After the last call to the post, when the last horse crosses the finish line and the remains of all the mint juleps are downed on Kentucky Derby day, what happens to all of the paraphernalia?
The Derby glasses, Derby pins and Derby programs are not just cherished one day a year. To many, especially Derby fanatics, these items are valuable collectibles.
Kim Neuner, an owner of Derby City Antique Mall in Louisville, said people come in search of Derby collectibles. And Neuner's antiques dealers carry a wide range.
"Every day, especially closer to Derby, we get a lot of out-of-town people that want to finish their collections of pins and glasses," Neuner said.
Finding rare Derby items is not limited to brick-and-mortar stores such as Neuner's. The Internet provides collectors with another avenue to locate items. Craigslist and eBay often have several listings for Derby collectibles selling for hundreds or thousands of dollars.
Ro Spinelli, a collector who started accumulating Derby glasses more than 35 years ago, recently had a listing for some on Louisville's Craigslist.
"I think it was just a fascination," she said. "When you get one, you think it is kind of fun, and one thing led to another. I've got so many of them."
Spinelli's collection began many years ago. Her husband, Mike, who grew up in Bowling Green and lived in Louisville, worked as a Derby photographer for United Press International in the 1960s. He started adding to the glass collection.
The couple met on the West Coast and used to throw a big Derby party each year at their California home. In 1978, Mike Spinelli's father sent the couple 28 glasses to use at one of their parties.
Spinelli used a few of the glasses but mostly just displayed them in her country-style kitchen. She is now looking to sell her collection because she and her husband moved to Arizona. As a frequenter of antiques shops, she's found there is a demand.
Will they be worth anything?
Well, the value of Derby glasses depends on when they were produced. The first mint julep glass was made in 1938, according to the Kentucky Derby Museum Web site and, until 1952, fewer than 100,000 were produced annually. Production increased in the years after and has reached 700,000 today.
It wasn't until 1974 that glasses could be purchased outside of Churchill Downs, and certain glasses are popular because of design, color or errors.
Judy Marchman, author of Kentucky Derby Glasses Price Guide, said glasses from the 1980s have a red dot, indicating that Genuine Risk, a filly, won the Derby. The dot was left off some of the glasses.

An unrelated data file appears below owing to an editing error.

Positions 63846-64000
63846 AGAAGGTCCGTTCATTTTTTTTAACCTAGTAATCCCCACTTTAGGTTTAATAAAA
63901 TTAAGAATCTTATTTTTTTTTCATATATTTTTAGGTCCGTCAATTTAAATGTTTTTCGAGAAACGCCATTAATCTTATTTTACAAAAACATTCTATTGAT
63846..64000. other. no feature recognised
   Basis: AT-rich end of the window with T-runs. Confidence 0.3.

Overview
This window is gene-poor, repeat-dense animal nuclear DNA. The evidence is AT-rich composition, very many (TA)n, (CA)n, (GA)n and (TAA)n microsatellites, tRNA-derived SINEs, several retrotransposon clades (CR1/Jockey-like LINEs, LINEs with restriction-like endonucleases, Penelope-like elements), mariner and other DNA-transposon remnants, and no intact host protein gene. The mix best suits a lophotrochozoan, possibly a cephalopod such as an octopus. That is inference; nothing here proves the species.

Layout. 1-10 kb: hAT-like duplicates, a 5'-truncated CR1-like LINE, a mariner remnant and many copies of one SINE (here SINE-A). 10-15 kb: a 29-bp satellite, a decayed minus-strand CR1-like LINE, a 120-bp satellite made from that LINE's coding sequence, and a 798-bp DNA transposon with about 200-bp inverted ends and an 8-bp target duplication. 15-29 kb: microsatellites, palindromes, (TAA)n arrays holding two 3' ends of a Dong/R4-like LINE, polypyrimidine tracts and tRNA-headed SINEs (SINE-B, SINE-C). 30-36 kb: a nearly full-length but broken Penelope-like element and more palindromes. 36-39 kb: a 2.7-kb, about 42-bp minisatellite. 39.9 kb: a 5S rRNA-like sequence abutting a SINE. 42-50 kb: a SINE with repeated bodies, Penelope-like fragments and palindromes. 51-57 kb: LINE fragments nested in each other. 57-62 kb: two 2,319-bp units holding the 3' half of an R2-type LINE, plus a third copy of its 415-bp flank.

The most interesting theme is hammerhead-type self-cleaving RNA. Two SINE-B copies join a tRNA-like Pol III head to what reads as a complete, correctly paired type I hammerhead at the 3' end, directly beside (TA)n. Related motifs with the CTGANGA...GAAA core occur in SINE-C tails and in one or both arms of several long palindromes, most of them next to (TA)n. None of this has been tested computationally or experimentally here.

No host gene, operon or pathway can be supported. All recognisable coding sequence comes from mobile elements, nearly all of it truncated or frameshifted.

Marchman said glasses with mistakes like that can run about $300 to $400.
On eBay, Derby glasses are listed for a wide range of prices, depending on their history. One seller had a listing for a 1940 glass with a $14,999 "buy it now" offer. No one had taken the seller up on the offer this week.
People also buy and sell Derby programs and Pegasus Pins, which are popular.
An official program from the 1930 Derby recently sold on eBay for $835. Its seller, Ted Waters, a retired teacher from Indiana, buys paper items from estates. He bought the 1930 program for $75 from the daughter of a couple who went to the Derby while they were on their honeymoon.
After doing some research, Waters realized the horse who won that year, Gallant Fox, went on to win the Triple Crown and then sired the next Triple Crown winner Omaha. Waters said he also sold for $1,300 a program that listed the match race between Seabiscuit and War Admiral in 1938.
Pegasus Pins, which cost $4 at retail locations and $5 at festival events, were introduced in 1973 and account for 20 percent of the Kentucky Derby Festival budget, according to the KDF Web site. Seven years ago, the pin program introduced pin trading, meaning collectors could buy and trade pins from previous years during festival events.
Sharon Hall is the dealer who sells most of the Derby items at Neuner's store. Hall said she started collecting Derby stuff when her husband, Phil, brought home a box of Derby glasses 40 years ago.
"I thought it would be fun to just keep (them) a while," Hall said.
After growing a collection, Hall has sold glasses for hundreds of dollars. She has also collected Derby shot glasses, which she said are worth more. Although the glasses are the mainstay of her collection, Hall also sells pins, programs and other items.
Collecting souvenirs has become one of the traditions of the Kentucky Derby, and whether people do it for sentimental reasons or to turn a profit, these collectibles have a life after the first Saturday in May.